Friday, 27 May 2016

Corrupt Promotion Policies in Education

Corruption is the enemy of development and of good governance. It must be got rid of. Both the government and the people at large must come together to achieve this national objective. Pratibbha Patil
Jamaica’s education system is at a critical juncture.  Since gaining political independence in 1962, the island has suffered from corruption, a lack of transparency and accountability across all sectors. At the same time the society has experimented with numerous educational policies and reform programmes, however, we have failed to achieve equity for our students with regards to outcomes.
In February of 2004, then Prime Minister, PJ Patterson appointed a 14 member task force on educational reform to modernize the island’s education system. The Educational System Transformation Programme (ESTP) emerged in response to the assessment of the performance of Jamaica’s education sector. While we must commend the tremendous work of the Task Force, especially, with regards to the ground breaking recommendations many of which are in place, the society needs to demand more accountability in the area of school leadership and management.
Recently, Professor Paul Miller, reader in education at Brunel University in the United Kingdom, questioned the corrupt promotion policies which continue to hurt Jamaica’s education system.
Professor Miller stated “those persons more likely to get promoted were those who were in favour with a school’s administration and local education ministry officials”.
While corruption policies practices are not unique to Jamaica or to the education sector, we should be very concerned and ask ourselves if as a country we can continue to embrace such a culture to the detriment of our human capital as well as to Jamaica’s development.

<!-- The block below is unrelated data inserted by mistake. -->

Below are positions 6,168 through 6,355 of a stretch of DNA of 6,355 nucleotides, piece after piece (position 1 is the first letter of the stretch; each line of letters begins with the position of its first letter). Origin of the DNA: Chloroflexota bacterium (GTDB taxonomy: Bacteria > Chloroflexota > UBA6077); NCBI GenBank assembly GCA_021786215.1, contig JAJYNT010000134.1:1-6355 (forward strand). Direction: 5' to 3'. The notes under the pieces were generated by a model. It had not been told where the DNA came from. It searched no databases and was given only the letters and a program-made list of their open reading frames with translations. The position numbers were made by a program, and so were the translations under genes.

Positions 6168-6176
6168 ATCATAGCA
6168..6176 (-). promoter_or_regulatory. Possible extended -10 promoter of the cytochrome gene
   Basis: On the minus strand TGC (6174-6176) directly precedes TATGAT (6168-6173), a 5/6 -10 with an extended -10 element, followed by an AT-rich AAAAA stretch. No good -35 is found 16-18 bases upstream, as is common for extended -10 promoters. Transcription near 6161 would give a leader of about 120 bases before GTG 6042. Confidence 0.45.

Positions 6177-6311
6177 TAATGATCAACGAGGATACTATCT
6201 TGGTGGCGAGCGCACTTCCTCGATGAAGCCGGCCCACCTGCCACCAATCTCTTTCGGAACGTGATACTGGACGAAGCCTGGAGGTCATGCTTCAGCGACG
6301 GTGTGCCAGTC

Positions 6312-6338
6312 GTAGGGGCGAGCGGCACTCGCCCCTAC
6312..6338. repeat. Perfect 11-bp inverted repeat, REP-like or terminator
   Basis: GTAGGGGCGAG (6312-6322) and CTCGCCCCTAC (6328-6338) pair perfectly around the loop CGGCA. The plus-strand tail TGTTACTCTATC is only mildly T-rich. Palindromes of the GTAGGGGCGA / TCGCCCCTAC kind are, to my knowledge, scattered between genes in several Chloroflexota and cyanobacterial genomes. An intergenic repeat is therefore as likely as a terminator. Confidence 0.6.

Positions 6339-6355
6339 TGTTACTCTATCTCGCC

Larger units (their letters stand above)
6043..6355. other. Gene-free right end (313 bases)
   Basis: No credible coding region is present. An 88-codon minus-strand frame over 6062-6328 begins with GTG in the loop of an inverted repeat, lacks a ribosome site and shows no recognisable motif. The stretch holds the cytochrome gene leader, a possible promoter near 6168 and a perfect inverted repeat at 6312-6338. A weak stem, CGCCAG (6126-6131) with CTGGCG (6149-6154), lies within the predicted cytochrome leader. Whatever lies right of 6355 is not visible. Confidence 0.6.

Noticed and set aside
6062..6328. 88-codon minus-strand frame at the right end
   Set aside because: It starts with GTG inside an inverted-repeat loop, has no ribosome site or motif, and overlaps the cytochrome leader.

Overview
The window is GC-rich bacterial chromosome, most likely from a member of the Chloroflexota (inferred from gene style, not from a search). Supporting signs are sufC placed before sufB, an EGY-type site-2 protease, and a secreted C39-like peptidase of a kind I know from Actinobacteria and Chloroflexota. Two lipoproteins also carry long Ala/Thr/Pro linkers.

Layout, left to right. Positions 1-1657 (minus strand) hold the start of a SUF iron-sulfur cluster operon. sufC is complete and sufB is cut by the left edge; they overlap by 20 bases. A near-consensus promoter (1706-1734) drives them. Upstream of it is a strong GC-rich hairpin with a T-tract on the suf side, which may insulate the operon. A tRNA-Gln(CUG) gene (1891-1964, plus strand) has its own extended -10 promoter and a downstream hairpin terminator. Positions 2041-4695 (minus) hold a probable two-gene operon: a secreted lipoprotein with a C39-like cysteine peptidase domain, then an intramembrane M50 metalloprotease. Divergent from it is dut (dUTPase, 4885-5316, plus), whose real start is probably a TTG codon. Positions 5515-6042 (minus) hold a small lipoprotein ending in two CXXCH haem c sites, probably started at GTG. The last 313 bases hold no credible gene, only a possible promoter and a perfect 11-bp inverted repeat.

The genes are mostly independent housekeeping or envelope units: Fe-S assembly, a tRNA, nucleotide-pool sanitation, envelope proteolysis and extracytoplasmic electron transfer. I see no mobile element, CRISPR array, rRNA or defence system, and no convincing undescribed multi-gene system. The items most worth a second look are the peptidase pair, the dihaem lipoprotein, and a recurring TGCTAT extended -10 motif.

Successive governments over the years have been tardy to root out corrupt promotion policies in the island’s education system. Disturbingly, such practices have now become embedded in the cultural DNA of the Jamaican society. The corrupt promotion policies does not rest solely at the level of principalship, it extends itself to middle management at all schools, where the appointment of senior teachers is done at the whim and fancy of principals, many of whom do not have the best interest of education or their students at heart.  To add insult to injury, many principals who are underachievers continue to have extensions given to them by the education ministry even as they reach the age of retirement. This practice ought to cease with immediate effect. We cannot afford as a society to continue to reward poor leadership.
We have replaced a culture of meritocracy to one of connectedness. Sadly, in the process we have destroyed the innovation and creativity among a sizeable percentage of teachers. We must at all times remember that we preparing students for their future, not our past.
We have allowed the influence of politics to hijack the teaching and learning process, which has resulted in many of our school underperforming as is documented by the National Education Inspectorate (NEI) report of 2014. The NEI report stated that more than (60%) sixty per cent of the country, s primary and secondary schools are failing in their education delivery to students.
As a society we are not data driven. Many schools have ignored the recommendations of the NEI report. We no longer hold principals accountable. In too many instances our schools are operated like private business for the well being of the principals and a selected highly favoured cohort of middle management. Who cares about the welfare of our children?